Part of the Venture Bros. charm is that the show is filled to the brim with nostalgia references and genre in-jokes. Let’s find some comic connections in the Season 6 trailers, shall we?
First up, check out these trailers:
Coooooool… Now more!
Okay, now let’s dive in…
That statue up there of Jonas Venture Sr. is inspired by the “Partners” statue of Walt Disney, among other things.
Monarch and his butterfly-themed henchmen are inspired by characters like those in Batman’s rogues’ gallery, where the villain somehow hires tons of guys to dress in goofy outfits. Over at Marvel, many of these henchmen are trained at Taskmaster Academy.
The pirate-themed Sea Captain is based on the long tradition of goofy Scooby Doo villains. And he’s great.
Some neat villains here at the league (wonder why not-David Bowie is on the screen in the back). In the foreground we a gecko-seeming take on Serpentor or King Cobra (or King Cobra), and the woman on the right seems like Evil-Lyn from Masters of the Universe by way of Tron.
While Rusty Venture’s boyhood was based on Johnny Quest, Jonas Venture Sr. and his team were based on Doc Savage and his Fabulous Five. Each also has their own more specific inspirations, like Action Man’s inspiration Captain Action, and Col. Gentleman’s inspiration Sean Connery, uh, I mean James Bond.
The guy with the odd roach on his nose, believe it or not, isn’t the first guy to have unnecessary incongruous facial markings. Just ask the Shroud.
The spider-themed Brown Widow is doing a classic half-Spidey face Peter Parker has been doing since the 60s, and of course, his bully Tosh Thompkins is based on Pete’s bully Flash Thompson. The question of whether someone would be too old for college (not sure how that’s relevant…) is likely a comment on the continual de-aging of Pete and his cast, as he graduated high school in a few years, but stayed in college for decades (until Doctor Octopus took over his mind and forced him to finish his schooling).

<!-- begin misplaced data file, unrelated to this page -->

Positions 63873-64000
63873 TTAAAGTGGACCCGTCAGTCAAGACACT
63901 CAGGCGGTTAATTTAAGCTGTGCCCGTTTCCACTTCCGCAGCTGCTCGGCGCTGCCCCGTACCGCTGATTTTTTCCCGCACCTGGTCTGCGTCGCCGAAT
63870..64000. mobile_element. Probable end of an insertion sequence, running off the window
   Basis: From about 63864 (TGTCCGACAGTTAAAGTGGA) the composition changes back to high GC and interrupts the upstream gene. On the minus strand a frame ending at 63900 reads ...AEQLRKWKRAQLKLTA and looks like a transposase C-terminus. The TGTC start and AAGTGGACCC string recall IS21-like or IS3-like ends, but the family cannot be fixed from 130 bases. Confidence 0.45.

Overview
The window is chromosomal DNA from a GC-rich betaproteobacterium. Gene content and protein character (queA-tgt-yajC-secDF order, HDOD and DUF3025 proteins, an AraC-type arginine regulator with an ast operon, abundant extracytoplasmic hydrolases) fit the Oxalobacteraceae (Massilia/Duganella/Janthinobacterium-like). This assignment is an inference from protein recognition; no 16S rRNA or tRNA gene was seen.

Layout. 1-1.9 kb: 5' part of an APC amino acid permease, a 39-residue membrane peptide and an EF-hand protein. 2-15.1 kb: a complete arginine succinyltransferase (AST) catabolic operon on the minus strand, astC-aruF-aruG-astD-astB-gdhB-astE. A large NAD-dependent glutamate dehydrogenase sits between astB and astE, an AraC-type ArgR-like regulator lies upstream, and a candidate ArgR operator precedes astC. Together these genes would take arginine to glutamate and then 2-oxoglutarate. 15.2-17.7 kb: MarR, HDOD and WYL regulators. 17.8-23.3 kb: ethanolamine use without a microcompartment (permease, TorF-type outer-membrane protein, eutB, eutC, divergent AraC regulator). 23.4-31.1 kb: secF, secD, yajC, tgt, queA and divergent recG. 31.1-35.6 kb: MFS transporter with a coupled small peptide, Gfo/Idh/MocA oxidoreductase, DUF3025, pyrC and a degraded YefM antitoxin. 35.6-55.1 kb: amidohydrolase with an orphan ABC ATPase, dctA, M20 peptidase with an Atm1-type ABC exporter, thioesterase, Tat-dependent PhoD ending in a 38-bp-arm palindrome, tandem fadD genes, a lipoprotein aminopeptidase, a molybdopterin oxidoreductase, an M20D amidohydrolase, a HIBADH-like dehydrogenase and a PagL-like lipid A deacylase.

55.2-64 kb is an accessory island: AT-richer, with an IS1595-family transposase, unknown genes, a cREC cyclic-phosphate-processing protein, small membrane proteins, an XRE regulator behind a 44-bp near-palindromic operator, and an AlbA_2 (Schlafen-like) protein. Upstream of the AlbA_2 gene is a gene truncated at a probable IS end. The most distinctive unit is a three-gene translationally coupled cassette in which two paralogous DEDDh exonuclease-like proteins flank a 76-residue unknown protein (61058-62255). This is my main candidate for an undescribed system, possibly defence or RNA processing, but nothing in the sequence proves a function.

Just as the Ventures are partially inspired by Doc Samson, the Man of Bronze was based out of the 86th floor of the Empire State Building. Also, the Fantastic Four and Avengers have both famously been based out of sky-scrapers for years. And heck, if you’re going to be in New York City, you are going to run into superheroes.
Okay, it’s clear who these guys are meant to be, from the hooded archer (more in a bit), to the shield-slinging patriot, to the woman (probably) warrior with the golden rope, but a quick note on the patriot’s gender identity: knowing this show’s past, they could go any direction with this, but this wouldn’t be the first non-cis hero out there. There’s Green Gable from the webcomic Spinnerette, Maidman from Empowered, and of course, the original hero, Madam Fatal. Also, the amazon has one breast, which was something the mythical Amazons were famous for, as supposedly it aided in their arrow-slinging.
Fallen Archer. Beautiful. Obviously, archers have been a thing in comics for decades, from the well-known Green Arrow and Hawkeye, to the lesser known Shaft and Hawkeye, to the more obscure Arrow. Also, fallen arches suck.
Obviously Hank’s channeling Michael Jackson here, but more specifically, he’s dressed for “Bad” from Bad. That was a time when Jackson like presenting himself as a superhero protecting children from muggers and drug-pushers. And… let’s just move on.
Oh, and he was driving a Dynasphere.
Trapped in an elevator with the devil. The film Devil got a lot of flak for being produced by the much-maligned Shyamalan and for not being as jump-scary or gory as modern “horror” films, but I actually liked its old school, suspense aesthetic.
Night Dick’s name is (aside from a double entendre) a reference to the private detectives of the crime noir days of the 1930s and ’40s, and his look seems to be a lot of Will Eisner’s the Spirit and a bit of Ghost Rider.
This guy with the scythe seems to be inspired by death-themed characters like the Grim Reaper.
So, what did you guys catch?